Starring Sharlto Copley, Jason Cope, and Nathalie Boltt. Rated 18A.
On the surface, District 9 seems perfectly content to function as a highly imaginative science-fiction thriller. But the story of prawnlike aliens who are condemned to live in squalid isolation after their mother ship breaks down over Johannesburg functions on a multitude of levels. You may think that it’s impossible to sympathize with the kind of subjugated space creature who would look perfectly at home dipped in a giant dish of cocktail sauce. Thankfully, director and cowriter Neill Blomkamp manages to have fun with the concept while simultaneously serving up a Kafkaesque tale that doubles as a clever metaphor for South African apartheid.
Watch the trailer for District 9.
Shot in the style of a documentary, Blomkamp’s feature debut has the raw feel of a rapidly breaking news story. We’re introduced to Wikus Van De Merwe (Sharlto Copley), a clueless bureaucrat who works for a shadowy security company known as Multi-National United. The dorky Wikus adores his beautiful wife (Vanessa Haywood), and—thanks to the shameless nepotism of his powerful father-in-law—he’s bursting with pride over his latest promotion.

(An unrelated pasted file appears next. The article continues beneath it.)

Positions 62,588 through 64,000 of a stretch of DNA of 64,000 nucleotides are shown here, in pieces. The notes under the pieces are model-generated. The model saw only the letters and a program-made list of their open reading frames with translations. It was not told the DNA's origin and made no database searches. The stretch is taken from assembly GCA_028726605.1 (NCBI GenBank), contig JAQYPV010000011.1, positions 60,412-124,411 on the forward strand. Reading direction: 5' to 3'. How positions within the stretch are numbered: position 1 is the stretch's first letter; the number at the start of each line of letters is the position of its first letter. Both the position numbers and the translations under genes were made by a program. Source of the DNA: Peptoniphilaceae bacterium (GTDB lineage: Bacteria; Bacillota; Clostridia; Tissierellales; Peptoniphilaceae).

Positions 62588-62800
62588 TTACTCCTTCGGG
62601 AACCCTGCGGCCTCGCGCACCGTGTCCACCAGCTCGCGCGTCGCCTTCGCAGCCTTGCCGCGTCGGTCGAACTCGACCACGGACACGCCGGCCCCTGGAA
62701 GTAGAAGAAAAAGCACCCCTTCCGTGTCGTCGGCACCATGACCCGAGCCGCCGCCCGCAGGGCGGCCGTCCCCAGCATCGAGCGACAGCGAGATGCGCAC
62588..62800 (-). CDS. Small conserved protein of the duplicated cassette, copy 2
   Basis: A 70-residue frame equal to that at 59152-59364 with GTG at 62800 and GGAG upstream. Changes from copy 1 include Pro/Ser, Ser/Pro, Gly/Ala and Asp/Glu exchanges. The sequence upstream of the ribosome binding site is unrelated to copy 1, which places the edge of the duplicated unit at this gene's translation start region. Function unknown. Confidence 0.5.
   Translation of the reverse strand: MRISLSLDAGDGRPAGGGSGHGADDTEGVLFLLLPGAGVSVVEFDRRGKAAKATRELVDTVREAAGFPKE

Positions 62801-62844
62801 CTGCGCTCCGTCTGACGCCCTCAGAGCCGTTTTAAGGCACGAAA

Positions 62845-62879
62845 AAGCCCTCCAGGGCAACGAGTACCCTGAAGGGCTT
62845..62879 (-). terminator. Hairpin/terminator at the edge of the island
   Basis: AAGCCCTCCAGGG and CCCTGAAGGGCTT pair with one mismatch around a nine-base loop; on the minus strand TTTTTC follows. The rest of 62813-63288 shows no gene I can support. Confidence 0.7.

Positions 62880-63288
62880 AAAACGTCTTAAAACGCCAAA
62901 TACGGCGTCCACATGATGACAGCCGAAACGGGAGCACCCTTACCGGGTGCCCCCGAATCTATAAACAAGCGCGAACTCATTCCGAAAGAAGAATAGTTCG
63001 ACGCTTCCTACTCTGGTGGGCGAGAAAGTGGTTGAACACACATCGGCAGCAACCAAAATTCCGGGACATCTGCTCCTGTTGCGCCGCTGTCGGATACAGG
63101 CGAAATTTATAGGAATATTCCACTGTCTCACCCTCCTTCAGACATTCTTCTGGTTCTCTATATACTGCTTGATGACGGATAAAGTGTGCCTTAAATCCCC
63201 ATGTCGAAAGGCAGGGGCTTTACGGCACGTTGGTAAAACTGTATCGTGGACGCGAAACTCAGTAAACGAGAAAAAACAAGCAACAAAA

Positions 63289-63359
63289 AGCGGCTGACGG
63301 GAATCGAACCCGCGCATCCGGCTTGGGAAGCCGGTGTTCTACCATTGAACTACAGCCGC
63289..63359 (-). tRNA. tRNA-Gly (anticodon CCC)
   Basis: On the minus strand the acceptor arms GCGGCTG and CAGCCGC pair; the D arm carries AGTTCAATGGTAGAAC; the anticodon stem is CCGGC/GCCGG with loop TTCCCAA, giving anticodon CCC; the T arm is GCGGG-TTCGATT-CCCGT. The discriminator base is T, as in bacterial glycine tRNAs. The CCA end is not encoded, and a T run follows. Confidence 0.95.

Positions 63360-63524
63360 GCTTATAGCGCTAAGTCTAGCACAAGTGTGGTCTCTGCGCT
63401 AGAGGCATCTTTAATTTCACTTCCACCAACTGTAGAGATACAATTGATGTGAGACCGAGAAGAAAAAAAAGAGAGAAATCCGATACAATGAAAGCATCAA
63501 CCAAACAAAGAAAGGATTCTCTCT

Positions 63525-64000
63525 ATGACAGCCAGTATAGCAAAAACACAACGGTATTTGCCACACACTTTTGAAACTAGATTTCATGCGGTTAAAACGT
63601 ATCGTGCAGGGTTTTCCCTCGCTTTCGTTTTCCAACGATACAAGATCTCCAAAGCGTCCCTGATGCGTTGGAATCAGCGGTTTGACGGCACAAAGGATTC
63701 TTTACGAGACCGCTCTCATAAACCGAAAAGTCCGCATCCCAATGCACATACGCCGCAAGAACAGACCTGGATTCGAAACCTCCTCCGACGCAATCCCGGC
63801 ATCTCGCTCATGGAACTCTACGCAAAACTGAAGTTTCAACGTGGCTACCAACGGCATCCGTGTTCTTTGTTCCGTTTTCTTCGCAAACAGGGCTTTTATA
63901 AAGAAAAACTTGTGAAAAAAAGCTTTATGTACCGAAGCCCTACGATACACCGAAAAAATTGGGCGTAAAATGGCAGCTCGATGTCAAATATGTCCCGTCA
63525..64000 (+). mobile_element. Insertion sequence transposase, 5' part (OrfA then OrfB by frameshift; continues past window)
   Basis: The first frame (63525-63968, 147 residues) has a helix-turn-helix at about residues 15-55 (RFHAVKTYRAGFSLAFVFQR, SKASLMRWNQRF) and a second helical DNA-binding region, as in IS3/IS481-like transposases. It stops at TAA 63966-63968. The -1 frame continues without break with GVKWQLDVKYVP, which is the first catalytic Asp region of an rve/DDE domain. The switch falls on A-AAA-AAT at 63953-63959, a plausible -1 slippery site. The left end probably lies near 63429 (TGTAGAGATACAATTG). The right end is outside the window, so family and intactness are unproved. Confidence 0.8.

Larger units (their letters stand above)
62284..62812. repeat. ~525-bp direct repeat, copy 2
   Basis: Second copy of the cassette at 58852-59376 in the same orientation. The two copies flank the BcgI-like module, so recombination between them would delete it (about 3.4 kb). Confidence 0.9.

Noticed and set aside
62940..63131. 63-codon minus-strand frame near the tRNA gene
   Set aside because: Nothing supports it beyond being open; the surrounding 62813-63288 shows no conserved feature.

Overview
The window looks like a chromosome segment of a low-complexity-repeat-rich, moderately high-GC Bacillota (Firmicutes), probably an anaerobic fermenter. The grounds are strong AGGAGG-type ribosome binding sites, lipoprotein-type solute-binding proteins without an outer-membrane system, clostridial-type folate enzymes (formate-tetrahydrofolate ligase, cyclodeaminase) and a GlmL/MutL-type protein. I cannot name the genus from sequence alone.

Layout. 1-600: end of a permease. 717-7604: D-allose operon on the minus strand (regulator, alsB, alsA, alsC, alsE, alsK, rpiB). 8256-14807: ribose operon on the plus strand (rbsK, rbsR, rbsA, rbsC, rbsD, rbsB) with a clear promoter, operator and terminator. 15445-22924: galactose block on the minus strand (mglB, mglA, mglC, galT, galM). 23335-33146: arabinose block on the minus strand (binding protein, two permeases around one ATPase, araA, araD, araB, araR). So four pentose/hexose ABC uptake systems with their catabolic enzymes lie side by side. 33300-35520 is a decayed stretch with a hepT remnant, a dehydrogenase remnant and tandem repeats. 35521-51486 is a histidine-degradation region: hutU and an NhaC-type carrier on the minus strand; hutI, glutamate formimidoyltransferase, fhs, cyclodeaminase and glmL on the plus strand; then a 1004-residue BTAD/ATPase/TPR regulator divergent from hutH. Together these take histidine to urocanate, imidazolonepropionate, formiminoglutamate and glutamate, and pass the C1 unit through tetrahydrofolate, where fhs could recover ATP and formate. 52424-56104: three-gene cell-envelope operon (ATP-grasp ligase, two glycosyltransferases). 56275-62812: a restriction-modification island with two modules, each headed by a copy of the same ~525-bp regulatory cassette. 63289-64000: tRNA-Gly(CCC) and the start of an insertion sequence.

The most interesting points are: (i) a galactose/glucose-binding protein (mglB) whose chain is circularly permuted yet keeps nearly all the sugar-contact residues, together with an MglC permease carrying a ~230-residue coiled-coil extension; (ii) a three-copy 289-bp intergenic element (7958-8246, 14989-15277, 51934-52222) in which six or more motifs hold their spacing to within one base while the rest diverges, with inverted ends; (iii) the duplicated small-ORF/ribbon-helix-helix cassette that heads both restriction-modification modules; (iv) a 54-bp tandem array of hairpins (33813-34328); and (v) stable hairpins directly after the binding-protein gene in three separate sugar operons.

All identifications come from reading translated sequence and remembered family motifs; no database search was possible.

Wikus has been assigned the complex task of relocating the growing alien population to a slightly larger ghetto area. The aliens, who have been stranded in Johannesburg for more than two decades, are getting dangerously restless. Meanwhile, Multi-National United has been conducting sinister experiments on the aliens. They’re especially interested in learning how to utilize the advanced weaponry confiscated from the ship.
Things get complicated when Wikus ingests some mysterious spores and begins to slowly morph into one of the space creatures. After it’s discovered that his crablike arm can activate one of the alien space guns, his employer begins to view him as a highly valuable guinea pig. What ultimately emerges is a highly entertaining chase film with a welcome touch of soul.